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The Hornets may not have been entirely truthful in their dismissal of Luther Head

Sep 6, 2010, 5:45 PM EDT

Luther Head agreed with the New Orleans Hornets on the terms of a new two-year, $2.5 million contract, but one GM later, he was left out in the cold. The Hornets claimed that Head failed his physical due to a bum ankle, and the Hornets used that claim to sever ties with Head.

In the aftermath of that decision, there were whispers aplenty that Head had been done wrong (link via Tom Ziller of FanHouse); perhaps there was nothing wrong with Head’s ankle at all, and though the Hornets organization had originally agreed to contractual terms with him, he was no longer in the team’s plans after a management shift.

Adrian Wojnarowski of Yahoo Sports has cited “several sources” confirming that to be the case, and the implications of the Hornets’ alleged ruse have apparently extended to Head’s dealings with other franchises as well:

And yet like the
rest of the league, the Kings were unwilling to guarantee the deal
because Hornets president Hugh Weber declared that Head had flunked his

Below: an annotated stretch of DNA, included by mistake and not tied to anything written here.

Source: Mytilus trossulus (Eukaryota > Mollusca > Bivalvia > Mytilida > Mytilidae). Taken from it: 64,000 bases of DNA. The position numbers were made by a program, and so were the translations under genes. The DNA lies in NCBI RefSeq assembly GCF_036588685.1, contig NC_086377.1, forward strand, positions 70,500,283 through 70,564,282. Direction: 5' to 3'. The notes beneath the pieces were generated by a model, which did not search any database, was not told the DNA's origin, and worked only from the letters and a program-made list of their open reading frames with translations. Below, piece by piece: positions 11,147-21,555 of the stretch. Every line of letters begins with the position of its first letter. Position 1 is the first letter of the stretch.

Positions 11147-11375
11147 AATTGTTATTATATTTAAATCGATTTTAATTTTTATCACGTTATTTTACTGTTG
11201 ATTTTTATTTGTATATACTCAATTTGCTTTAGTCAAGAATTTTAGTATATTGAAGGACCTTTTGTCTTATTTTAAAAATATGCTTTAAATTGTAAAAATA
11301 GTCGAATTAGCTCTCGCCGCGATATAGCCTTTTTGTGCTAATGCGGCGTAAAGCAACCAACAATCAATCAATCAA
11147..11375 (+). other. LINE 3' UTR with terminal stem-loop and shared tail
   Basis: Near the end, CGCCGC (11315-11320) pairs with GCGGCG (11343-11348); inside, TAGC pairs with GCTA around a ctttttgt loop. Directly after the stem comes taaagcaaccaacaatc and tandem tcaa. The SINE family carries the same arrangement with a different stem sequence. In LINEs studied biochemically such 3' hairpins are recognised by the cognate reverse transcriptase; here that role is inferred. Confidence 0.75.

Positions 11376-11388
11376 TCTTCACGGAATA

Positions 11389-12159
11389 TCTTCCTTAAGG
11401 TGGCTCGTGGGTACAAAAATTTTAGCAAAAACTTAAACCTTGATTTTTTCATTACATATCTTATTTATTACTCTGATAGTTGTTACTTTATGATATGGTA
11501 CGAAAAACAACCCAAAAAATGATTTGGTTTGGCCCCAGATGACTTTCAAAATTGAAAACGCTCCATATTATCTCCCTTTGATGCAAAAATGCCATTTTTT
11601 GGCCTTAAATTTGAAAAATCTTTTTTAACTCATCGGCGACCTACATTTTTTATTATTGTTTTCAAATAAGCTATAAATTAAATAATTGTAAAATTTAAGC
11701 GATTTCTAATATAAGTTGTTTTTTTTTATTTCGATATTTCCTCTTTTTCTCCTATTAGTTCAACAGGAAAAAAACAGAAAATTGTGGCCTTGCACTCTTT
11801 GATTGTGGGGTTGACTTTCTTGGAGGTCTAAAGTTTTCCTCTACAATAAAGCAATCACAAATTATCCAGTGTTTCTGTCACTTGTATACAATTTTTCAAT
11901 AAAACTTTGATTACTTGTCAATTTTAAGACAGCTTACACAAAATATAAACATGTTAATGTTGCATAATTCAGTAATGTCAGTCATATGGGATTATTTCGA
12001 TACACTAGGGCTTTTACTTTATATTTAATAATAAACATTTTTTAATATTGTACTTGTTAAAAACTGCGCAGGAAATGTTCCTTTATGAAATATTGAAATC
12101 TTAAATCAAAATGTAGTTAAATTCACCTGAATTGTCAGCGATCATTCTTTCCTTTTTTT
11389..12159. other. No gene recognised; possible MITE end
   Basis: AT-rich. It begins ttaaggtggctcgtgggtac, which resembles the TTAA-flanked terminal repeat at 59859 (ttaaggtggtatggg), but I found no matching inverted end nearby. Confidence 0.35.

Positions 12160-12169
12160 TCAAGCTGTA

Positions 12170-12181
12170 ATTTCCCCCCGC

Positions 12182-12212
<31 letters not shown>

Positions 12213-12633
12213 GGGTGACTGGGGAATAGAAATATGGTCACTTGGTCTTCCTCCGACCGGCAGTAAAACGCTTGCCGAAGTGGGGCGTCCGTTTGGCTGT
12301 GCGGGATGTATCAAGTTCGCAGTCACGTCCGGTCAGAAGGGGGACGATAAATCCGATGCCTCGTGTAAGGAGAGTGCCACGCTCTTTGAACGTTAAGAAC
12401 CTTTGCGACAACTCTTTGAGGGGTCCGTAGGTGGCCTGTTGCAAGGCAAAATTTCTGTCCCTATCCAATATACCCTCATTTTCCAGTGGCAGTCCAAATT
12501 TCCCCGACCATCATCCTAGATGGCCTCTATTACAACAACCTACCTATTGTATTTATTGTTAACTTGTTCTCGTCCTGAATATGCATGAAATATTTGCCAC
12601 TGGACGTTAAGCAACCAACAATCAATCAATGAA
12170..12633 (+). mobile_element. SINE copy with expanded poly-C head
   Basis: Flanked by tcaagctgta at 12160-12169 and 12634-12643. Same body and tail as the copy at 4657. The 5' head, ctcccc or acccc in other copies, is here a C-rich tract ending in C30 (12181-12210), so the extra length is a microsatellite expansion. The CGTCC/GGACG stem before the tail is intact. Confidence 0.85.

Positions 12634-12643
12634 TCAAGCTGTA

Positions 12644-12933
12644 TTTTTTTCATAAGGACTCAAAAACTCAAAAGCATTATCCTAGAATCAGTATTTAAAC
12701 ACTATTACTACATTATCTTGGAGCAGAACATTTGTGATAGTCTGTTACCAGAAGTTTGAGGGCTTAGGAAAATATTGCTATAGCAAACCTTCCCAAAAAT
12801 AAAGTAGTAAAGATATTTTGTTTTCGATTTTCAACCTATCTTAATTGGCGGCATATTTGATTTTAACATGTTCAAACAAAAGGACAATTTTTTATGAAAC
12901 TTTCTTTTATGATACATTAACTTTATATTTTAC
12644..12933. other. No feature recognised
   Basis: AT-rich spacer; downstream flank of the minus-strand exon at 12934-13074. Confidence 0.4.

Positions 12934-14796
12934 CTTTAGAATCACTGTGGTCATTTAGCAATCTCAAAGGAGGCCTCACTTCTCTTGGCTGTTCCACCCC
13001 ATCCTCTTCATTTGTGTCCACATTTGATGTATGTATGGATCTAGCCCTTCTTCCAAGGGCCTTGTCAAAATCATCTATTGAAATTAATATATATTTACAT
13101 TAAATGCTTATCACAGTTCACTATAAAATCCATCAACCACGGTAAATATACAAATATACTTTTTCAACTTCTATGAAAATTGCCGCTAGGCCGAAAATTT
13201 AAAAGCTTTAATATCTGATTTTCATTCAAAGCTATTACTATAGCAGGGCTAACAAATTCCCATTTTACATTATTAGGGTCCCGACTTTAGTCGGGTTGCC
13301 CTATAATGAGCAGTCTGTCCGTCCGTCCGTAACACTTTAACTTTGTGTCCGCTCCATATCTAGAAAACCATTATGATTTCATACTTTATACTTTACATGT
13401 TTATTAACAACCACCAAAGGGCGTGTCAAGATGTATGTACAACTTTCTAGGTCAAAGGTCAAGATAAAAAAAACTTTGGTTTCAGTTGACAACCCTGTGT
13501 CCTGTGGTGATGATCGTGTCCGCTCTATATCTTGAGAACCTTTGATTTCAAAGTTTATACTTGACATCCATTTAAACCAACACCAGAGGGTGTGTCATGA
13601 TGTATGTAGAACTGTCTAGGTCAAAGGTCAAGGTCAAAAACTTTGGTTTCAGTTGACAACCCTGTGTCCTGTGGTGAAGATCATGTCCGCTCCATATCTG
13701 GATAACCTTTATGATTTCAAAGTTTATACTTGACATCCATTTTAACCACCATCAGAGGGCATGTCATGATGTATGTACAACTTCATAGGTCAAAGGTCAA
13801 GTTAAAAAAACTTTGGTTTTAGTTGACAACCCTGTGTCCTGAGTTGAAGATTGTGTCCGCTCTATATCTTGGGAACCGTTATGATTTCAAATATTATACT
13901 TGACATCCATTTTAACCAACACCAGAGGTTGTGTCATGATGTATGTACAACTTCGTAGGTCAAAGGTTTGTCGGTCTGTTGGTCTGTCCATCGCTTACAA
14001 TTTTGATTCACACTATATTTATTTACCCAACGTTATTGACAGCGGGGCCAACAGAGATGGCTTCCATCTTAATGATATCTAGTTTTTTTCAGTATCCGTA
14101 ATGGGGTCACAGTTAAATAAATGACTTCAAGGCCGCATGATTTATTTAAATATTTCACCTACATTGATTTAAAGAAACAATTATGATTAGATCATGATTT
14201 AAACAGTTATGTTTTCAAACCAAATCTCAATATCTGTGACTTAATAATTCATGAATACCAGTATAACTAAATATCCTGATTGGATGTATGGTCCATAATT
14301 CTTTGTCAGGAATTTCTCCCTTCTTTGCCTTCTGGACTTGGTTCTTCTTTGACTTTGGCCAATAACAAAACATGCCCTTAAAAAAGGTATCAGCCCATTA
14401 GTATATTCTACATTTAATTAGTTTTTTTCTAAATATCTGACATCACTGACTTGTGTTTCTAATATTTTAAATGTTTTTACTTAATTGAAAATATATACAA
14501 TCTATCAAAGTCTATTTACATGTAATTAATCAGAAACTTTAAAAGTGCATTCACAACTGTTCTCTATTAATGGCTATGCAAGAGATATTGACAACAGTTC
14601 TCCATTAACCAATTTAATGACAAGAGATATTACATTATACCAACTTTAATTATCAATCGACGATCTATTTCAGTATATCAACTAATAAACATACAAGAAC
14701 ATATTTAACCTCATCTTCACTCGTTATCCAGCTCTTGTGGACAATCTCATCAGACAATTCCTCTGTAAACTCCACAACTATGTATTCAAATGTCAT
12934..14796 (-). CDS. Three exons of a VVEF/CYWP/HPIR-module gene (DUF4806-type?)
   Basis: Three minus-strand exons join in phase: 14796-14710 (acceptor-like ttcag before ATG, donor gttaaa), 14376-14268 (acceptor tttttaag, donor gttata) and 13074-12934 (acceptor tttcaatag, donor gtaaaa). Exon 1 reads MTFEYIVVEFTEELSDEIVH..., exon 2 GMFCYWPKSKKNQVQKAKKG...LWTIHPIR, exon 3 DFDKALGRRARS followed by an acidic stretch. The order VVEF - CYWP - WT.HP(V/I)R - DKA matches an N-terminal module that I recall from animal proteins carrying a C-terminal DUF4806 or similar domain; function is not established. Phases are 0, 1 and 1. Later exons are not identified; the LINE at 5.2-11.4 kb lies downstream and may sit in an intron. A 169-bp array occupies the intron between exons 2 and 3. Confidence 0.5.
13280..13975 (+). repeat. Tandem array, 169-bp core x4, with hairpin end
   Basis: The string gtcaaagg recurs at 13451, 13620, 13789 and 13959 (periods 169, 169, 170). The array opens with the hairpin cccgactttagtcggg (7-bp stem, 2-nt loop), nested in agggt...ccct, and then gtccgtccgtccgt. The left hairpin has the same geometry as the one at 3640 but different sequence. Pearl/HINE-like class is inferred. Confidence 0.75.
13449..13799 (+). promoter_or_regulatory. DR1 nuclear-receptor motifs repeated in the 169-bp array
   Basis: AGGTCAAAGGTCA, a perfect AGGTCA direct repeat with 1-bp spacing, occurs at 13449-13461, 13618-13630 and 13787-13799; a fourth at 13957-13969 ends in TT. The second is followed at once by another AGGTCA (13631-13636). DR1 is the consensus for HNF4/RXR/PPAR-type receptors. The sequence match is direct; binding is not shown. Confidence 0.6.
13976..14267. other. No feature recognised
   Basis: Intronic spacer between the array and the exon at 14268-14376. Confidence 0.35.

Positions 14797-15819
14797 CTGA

physical in July.

Head had agreed to a one-year deal with Hornets GM Jeff Bower, only
to have the GM fired within days of the verbal agreement. It appeared
that Weber didn’t want Head under contract for the next GM, and
cancelled the agreement after the physical. Several sources insisted
that there was nothing wrong with the ankle, and Weber’s decision
appears to have made it more difficult for Head, 28, to find a job this
summer.

The team may have wanted to change directions mid-stride, leaving Head in a pretty crummy situation as a result. Then again, unnamed sources always deserve their grains of salt, and there are logical reasons to question pro-Head reports. If everyone knows Head’s cut was bogus, then the effectiveness of the smokescreen would be null, and other teams would have no reason to assume Head is damaged goods. Additionally, isn’t this all a bit much to clear Head’s near-minimum two-year salary off the books?

Still, if Head’s future contract negotiations were affected by New Orleans’ regime change, it’s a pretty raw deal. It’s one thing for the Hornets to decide that they no longer require Head’s services, and another entirely for their contract takesies backsies to harm Head’s other chances at guaranteed money.

Head is now left to fend for a roster spot in the Sacramento Kings camp, with a partially guaranteed, one-year contract. If things did indeed go as Wojnarowski’s sources indicated, I think it’s safe to say that the aftertaste of his dealings with the Hornets may be a tad bitter.

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